- Wendy HaightWendy HaightUniversity of Minnesota
- and Min Hae ChoMin Hae ChoUniversity of Minnesota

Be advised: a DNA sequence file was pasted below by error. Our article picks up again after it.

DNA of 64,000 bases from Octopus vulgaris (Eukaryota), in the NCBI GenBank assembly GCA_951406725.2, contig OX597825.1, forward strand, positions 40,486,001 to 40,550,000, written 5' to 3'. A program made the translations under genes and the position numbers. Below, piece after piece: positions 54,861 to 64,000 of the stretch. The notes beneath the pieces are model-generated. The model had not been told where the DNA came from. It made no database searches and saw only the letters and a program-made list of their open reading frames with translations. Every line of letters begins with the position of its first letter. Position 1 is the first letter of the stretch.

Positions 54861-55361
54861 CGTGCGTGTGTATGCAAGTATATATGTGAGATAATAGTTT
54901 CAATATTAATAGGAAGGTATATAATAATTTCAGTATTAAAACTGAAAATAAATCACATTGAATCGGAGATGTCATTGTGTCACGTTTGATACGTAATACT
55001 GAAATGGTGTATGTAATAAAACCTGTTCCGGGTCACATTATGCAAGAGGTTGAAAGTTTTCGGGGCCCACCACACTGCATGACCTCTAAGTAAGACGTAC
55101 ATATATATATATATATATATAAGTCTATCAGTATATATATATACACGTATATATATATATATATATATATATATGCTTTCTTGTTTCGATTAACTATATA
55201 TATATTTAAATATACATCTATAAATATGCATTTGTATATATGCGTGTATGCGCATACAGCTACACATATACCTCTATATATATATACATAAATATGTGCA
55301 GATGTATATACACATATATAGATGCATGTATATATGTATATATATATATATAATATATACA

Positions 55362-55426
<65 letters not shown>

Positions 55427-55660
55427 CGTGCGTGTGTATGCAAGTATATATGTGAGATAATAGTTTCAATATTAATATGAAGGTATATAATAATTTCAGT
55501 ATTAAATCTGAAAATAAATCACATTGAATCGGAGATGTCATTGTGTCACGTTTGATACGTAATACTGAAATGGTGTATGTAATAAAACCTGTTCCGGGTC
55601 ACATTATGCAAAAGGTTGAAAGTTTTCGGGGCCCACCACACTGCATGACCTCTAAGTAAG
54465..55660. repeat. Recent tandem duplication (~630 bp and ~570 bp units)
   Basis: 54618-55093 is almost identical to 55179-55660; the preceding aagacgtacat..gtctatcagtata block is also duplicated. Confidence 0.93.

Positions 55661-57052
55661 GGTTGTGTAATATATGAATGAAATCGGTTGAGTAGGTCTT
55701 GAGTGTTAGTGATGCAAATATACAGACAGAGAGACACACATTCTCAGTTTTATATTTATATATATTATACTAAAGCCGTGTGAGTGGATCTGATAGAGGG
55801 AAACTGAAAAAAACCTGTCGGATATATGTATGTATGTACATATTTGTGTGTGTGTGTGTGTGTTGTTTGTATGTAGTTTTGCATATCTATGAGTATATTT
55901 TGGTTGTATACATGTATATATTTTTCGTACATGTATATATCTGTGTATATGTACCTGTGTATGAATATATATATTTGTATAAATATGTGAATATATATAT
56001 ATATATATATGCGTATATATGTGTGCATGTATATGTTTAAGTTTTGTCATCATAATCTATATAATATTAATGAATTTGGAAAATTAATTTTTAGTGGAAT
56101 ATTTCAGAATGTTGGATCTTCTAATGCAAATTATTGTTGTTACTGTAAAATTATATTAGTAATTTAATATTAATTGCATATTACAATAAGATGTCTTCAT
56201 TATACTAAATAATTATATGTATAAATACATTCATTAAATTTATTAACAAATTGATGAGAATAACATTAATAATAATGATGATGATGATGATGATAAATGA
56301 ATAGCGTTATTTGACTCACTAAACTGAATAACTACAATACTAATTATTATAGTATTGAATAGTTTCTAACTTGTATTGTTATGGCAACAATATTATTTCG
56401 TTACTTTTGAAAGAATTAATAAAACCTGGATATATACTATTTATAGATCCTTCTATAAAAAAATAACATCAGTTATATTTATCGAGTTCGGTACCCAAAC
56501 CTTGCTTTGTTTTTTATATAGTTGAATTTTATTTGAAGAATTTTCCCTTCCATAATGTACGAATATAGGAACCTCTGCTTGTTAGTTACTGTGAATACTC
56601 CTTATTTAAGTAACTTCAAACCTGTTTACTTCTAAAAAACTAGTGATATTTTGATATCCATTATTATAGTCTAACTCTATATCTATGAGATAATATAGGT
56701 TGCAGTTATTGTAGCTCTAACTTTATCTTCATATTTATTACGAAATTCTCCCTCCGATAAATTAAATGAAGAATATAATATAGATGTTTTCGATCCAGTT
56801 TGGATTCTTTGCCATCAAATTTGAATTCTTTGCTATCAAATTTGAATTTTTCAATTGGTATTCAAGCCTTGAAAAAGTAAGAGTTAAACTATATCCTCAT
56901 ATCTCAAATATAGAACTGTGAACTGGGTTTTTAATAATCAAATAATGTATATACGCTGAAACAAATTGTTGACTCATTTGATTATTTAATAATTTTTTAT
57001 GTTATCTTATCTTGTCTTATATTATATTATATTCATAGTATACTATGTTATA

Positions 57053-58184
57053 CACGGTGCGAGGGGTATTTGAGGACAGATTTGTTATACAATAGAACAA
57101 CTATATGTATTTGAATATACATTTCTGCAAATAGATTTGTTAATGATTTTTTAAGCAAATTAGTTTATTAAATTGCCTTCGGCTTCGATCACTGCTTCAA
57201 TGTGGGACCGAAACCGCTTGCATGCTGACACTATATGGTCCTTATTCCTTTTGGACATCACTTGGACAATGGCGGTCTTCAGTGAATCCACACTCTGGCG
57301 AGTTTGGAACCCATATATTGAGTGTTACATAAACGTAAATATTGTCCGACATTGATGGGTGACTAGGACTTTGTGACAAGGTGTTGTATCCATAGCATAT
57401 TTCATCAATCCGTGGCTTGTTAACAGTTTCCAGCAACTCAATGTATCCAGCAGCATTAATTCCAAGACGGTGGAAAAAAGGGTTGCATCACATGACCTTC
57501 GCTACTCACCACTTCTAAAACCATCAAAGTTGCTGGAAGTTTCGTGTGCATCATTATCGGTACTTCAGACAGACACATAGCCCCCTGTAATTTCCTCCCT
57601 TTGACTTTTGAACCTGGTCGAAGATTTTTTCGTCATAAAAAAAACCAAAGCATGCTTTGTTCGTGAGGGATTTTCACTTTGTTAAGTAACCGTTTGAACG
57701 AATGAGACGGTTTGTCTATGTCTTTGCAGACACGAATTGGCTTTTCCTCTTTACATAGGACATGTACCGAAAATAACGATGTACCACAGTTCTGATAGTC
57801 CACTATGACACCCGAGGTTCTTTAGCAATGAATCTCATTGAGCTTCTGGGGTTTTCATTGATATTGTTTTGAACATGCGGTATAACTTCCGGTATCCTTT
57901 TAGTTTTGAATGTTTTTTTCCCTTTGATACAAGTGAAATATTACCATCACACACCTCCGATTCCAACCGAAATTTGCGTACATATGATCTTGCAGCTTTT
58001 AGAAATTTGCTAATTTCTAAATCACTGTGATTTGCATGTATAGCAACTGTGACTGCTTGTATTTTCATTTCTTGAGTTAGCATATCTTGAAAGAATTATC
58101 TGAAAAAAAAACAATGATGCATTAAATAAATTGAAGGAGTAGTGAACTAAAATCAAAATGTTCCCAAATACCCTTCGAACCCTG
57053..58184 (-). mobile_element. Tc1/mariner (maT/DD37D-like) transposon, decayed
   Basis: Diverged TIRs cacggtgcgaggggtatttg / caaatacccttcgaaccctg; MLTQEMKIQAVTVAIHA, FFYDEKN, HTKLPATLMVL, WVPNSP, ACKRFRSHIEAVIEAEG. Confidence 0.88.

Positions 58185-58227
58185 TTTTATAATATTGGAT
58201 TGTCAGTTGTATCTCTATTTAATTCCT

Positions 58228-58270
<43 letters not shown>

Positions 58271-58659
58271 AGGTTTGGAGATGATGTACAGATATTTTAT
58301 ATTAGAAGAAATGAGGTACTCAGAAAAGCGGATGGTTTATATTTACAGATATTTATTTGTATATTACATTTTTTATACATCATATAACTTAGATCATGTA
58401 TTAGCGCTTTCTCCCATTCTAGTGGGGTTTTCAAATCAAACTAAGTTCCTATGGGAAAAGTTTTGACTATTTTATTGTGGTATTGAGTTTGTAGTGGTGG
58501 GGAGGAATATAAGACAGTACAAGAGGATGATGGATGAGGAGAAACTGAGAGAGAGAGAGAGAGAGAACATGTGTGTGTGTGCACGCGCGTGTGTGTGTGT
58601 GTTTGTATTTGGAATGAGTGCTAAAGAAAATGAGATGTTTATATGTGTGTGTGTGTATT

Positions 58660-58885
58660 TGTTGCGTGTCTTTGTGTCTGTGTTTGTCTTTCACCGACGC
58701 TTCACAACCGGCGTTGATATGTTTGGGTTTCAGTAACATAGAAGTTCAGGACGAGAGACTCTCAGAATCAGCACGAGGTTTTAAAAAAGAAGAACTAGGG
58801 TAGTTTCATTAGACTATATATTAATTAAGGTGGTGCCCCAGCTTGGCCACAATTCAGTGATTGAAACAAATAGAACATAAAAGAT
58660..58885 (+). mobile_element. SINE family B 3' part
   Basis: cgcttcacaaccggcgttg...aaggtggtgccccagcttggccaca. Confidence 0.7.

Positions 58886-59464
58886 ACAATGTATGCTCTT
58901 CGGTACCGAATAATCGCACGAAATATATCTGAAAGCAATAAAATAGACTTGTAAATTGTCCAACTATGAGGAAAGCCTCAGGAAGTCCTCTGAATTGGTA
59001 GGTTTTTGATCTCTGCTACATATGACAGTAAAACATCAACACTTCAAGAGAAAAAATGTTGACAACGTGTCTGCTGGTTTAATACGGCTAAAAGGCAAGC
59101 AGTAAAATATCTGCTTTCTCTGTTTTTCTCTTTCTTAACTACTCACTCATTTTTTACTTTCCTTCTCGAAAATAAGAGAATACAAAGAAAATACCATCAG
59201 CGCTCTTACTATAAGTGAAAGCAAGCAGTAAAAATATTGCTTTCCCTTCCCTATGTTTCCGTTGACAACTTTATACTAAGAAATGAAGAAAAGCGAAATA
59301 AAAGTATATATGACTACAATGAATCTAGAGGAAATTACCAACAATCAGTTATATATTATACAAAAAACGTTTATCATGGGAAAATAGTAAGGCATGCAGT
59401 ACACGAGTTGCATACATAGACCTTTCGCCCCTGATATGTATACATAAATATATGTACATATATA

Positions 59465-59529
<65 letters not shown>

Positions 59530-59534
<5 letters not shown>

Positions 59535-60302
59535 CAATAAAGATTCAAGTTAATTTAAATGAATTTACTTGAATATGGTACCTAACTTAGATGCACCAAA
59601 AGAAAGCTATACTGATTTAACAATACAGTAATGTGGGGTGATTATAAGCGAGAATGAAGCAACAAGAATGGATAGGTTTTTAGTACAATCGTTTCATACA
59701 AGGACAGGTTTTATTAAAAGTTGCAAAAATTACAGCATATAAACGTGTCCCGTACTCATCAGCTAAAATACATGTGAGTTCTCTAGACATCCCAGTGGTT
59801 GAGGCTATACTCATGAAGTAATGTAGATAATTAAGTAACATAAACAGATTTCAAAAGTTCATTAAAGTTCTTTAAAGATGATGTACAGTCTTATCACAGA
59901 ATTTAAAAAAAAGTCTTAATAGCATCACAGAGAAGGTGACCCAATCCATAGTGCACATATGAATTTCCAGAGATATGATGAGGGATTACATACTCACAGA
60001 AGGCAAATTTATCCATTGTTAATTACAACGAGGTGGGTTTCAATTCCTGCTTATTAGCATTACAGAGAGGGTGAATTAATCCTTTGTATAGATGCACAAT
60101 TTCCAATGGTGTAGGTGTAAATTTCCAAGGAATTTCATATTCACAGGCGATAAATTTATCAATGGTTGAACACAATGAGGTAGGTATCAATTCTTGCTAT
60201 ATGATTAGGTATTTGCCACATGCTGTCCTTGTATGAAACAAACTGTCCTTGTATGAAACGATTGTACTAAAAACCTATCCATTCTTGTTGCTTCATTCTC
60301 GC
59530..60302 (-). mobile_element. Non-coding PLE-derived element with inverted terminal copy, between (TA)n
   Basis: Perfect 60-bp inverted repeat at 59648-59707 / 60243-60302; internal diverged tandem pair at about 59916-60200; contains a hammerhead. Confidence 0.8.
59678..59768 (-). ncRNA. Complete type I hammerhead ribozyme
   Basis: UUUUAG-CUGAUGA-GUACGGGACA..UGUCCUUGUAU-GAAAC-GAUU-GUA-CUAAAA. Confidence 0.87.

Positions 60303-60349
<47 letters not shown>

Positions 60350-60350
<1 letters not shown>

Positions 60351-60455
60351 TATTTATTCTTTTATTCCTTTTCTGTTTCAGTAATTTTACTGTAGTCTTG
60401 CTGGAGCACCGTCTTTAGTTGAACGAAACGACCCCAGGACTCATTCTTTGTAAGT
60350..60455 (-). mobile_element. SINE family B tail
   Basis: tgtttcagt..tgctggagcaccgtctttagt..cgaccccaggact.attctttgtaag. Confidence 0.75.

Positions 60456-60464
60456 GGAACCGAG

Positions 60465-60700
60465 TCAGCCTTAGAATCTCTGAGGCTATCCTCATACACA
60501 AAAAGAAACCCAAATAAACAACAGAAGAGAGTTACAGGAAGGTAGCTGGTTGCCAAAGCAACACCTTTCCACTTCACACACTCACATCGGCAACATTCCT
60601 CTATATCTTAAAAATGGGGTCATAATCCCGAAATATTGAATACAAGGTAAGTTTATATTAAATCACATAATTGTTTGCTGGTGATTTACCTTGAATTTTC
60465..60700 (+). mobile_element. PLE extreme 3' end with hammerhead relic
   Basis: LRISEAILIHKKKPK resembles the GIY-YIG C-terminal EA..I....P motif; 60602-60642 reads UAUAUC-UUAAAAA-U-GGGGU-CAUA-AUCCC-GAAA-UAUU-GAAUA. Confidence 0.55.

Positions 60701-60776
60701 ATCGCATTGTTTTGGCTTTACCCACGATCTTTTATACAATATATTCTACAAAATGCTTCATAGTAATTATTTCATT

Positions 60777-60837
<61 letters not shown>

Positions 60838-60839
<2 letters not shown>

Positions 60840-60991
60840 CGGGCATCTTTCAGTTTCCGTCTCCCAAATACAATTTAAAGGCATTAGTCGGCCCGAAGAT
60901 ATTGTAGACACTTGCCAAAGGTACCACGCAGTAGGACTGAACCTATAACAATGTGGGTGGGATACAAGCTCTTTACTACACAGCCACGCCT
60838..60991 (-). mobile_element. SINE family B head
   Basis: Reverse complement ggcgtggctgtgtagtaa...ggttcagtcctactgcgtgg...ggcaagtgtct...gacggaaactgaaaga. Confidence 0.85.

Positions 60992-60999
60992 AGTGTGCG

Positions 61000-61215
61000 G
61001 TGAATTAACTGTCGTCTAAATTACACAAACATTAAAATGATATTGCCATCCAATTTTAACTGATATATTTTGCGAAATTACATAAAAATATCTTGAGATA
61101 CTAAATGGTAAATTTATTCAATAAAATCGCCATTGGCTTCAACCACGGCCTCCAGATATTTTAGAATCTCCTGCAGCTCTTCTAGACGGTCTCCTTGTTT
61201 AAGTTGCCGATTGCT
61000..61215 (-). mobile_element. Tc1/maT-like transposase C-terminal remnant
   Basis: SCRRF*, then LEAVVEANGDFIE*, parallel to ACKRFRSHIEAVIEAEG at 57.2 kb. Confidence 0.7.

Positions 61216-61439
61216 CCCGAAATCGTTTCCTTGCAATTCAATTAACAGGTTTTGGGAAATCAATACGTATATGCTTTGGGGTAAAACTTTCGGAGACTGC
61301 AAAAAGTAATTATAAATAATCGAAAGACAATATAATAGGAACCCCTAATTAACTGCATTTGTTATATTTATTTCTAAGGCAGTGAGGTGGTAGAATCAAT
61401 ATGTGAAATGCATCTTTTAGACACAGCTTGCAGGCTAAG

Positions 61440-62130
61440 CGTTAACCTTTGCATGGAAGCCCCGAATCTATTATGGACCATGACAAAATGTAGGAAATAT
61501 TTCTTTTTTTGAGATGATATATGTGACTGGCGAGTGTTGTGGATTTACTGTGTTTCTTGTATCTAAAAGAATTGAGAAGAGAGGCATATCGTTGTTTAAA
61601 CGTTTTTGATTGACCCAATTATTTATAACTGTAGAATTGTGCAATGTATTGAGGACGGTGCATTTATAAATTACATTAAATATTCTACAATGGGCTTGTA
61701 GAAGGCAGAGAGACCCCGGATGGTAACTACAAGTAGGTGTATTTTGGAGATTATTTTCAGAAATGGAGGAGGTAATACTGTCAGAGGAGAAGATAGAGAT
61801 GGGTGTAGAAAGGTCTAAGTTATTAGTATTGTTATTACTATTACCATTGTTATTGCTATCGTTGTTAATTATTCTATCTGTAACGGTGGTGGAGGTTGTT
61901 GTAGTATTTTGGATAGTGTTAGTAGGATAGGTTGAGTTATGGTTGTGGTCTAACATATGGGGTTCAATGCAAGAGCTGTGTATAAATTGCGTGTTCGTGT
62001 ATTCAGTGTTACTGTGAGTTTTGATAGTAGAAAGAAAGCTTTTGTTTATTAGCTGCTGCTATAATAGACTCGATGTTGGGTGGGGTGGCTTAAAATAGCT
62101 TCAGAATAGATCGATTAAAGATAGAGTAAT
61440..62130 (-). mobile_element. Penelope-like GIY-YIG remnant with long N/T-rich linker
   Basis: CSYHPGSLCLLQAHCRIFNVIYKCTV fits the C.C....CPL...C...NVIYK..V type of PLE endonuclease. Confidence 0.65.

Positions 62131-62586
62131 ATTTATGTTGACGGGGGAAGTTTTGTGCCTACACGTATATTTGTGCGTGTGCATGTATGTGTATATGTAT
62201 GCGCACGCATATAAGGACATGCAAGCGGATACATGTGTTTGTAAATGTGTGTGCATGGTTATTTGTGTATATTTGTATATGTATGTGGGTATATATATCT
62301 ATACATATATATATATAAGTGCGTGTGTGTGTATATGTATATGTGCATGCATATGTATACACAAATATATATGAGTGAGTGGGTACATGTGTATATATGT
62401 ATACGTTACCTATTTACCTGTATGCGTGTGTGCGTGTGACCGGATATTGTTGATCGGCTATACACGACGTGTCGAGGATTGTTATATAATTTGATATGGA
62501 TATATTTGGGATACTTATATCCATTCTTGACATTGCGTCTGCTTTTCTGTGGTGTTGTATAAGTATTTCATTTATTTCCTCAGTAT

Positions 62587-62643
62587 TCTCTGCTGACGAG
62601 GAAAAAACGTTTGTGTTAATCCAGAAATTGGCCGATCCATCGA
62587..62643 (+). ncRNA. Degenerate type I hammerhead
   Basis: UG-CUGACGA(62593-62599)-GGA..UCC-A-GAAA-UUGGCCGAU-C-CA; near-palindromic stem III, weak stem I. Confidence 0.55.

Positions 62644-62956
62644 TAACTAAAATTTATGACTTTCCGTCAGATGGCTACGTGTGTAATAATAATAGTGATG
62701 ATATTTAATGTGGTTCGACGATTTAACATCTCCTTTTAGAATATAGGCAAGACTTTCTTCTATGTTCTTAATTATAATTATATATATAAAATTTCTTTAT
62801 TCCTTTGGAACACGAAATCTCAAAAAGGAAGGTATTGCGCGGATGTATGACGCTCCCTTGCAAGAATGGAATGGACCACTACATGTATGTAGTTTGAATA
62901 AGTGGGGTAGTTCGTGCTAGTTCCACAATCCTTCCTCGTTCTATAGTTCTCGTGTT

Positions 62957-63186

“Crossover youth” are maltreated youth who have engaged in delinquency. They are of particular concern to child welfare, juvenile justice, and other professionals because of their risks for problematic developmental outcomes. Effective interventions that promote more positive developmental trajectories require an understanding of the various pathways from maltreatment to delinquency. A growing body of research identifies potential risk and protective processes for maltreated youth crossing over into delinquency at ecological levels ranging from the micro to the macro. Most scholarship, however, is not developmental and provides little insight into how children’s emerging capacities relate to their abilities to actively respond to risk or protective processes. Solutions to crossing over are likely to be found in interventions that simultaneously address risk and protective processes across multiple ecological levels and across development. Emerging research suggests that the Crossover Youth Practice Model is one such promising intervention for improving outcomes for maltreated youth.